By Aby Warburg
Originally published as “Luftschiff und Tauchboot in der mittelalterlichen Vorstellungswelt,” Illustrierte Rundschau, No.52 (1913)
Translated in The Renewal of Pagan Antiquity Contributions to the Cultural History of the European Renaissance, by Aby Warburg (Translated by David Britt) (Getty Research Institute, 1999)
Excerpt: These two Burgundian tapestries depict the life of Alexander the Great. One shows the exploits of his early youth; the other his fabled deeds as the conqueror of the world. Two scenes from the latter are reproduced here. The king is seen flying aloft, to the amazement of the bystanders, in a metal cage drawn by four griffins; nearby, we see him lowered into the sea in a glass tub. We recognize him again, by his face and his crown, as he is welcomed after his landing. To the right he reappears in full armor, vanquishing fearful monsters in the depths of a virgin forest.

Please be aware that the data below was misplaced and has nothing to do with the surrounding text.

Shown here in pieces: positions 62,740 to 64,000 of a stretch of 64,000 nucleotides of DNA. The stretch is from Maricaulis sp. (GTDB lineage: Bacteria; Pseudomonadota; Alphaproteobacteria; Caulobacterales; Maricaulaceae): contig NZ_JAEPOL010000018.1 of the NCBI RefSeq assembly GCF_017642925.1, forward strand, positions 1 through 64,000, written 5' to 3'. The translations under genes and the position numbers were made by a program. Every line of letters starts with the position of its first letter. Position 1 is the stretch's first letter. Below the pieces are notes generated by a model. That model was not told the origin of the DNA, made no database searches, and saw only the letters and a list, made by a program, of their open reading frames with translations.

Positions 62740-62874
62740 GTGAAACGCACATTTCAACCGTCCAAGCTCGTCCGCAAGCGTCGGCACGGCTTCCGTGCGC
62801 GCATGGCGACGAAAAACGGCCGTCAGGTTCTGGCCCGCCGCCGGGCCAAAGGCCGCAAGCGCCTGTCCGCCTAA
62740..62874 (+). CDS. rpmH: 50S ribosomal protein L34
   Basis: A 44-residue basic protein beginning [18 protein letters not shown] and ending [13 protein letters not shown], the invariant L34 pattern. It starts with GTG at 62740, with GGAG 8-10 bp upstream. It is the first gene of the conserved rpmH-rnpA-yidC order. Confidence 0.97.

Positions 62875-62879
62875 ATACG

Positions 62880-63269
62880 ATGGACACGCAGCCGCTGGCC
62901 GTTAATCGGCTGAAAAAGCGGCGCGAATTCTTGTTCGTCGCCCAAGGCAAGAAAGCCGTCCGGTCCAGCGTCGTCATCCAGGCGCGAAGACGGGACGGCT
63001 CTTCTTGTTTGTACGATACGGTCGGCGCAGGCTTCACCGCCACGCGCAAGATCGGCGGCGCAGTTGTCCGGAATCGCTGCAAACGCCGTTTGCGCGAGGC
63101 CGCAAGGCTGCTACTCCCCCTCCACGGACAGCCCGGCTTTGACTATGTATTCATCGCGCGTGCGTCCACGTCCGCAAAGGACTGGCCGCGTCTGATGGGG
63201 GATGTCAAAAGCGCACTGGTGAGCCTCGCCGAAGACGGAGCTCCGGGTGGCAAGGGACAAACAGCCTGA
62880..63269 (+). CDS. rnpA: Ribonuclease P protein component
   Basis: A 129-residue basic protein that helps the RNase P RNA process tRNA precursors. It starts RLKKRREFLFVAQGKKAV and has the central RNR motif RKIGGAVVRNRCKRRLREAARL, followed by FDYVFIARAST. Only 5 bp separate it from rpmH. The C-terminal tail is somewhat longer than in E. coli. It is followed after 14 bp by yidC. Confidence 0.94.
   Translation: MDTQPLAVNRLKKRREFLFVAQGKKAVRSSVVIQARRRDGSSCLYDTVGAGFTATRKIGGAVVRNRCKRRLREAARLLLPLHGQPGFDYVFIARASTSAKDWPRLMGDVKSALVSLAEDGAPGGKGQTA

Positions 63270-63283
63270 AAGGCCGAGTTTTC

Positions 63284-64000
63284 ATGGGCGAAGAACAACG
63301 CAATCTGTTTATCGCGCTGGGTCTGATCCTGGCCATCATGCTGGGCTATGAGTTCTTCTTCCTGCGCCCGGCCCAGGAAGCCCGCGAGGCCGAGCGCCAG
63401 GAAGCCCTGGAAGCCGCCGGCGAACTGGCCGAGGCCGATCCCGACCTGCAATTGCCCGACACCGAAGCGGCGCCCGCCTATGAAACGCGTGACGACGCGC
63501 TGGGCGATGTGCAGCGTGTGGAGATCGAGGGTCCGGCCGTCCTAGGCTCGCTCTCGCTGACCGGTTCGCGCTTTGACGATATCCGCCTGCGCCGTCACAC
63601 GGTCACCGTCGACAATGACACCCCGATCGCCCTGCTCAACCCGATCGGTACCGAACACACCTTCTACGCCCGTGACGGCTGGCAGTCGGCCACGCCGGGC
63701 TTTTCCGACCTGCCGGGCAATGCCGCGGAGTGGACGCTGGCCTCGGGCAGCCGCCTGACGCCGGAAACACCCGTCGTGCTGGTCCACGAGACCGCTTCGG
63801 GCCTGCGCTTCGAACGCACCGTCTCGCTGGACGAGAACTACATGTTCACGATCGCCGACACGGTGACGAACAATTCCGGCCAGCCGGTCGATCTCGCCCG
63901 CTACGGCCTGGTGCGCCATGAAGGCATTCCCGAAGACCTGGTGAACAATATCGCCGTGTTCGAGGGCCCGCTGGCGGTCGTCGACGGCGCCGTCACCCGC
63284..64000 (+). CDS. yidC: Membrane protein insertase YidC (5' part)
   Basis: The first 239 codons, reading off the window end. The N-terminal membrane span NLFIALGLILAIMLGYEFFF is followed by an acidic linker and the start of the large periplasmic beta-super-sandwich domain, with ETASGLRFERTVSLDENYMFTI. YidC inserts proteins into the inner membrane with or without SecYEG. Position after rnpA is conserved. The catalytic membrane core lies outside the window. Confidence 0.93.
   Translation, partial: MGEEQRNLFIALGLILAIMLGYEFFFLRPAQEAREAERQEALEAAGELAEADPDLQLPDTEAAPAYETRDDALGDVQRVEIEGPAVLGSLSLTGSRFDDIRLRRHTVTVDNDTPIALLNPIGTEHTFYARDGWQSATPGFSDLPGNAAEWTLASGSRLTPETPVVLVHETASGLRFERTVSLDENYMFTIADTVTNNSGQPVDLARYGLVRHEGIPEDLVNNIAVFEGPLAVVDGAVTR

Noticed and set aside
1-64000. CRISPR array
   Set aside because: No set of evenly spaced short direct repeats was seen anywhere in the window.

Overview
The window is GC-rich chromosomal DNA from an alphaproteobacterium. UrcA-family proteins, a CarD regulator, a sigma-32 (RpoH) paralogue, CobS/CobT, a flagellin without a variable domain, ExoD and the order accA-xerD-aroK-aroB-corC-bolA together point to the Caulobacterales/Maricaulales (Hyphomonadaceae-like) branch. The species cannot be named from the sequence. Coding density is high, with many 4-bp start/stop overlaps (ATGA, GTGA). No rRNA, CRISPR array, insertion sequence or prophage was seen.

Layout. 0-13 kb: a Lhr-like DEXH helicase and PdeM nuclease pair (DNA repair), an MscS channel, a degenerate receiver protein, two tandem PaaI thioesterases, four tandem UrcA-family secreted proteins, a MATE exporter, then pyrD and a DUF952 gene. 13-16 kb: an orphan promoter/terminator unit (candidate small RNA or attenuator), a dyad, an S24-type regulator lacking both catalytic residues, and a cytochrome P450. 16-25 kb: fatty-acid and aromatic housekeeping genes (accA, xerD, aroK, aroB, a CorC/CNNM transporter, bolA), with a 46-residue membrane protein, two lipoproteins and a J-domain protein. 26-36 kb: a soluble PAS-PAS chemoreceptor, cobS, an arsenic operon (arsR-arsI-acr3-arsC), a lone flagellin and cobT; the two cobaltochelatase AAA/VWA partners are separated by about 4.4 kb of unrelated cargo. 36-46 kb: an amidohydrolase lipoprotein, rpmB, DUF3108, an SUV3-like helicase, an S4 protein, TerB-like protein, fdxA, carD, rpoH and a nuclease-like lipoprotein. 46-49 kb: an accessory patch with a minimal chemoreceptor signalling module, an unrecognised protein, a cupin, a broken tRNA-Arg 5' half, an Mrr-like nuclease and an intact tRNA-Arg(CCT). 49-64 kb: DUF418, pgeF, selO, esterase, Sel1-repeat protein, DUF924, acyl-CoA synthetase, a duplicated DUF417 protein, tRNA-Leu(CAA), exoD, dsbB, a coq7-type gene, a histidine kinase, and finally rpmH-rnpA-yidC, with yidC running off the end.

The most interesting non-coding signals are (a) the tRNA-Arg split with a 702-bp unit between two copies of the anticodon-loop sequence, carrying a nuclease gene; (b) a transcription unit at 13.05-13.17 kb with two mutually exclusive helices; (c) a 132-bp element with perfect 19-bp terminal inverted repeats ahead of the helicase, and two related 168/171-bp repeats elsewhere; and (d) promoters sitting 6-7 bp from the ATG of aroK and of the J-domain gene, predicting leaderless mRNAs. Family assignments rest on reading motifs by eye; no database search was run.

This imagery – which is as naive, to our eyes, as a page from some huge book of fairy tales – was then regarded by the educated society of Western Europe as accurate and well-documented history. It precisely corresponds to the facts as given in teh Romance of Alexander, a Greek text, replete with fantastic accretions, that long preserved Alexander’s memory in East and West alike, through countless manuscripts in something like twenty-four languages.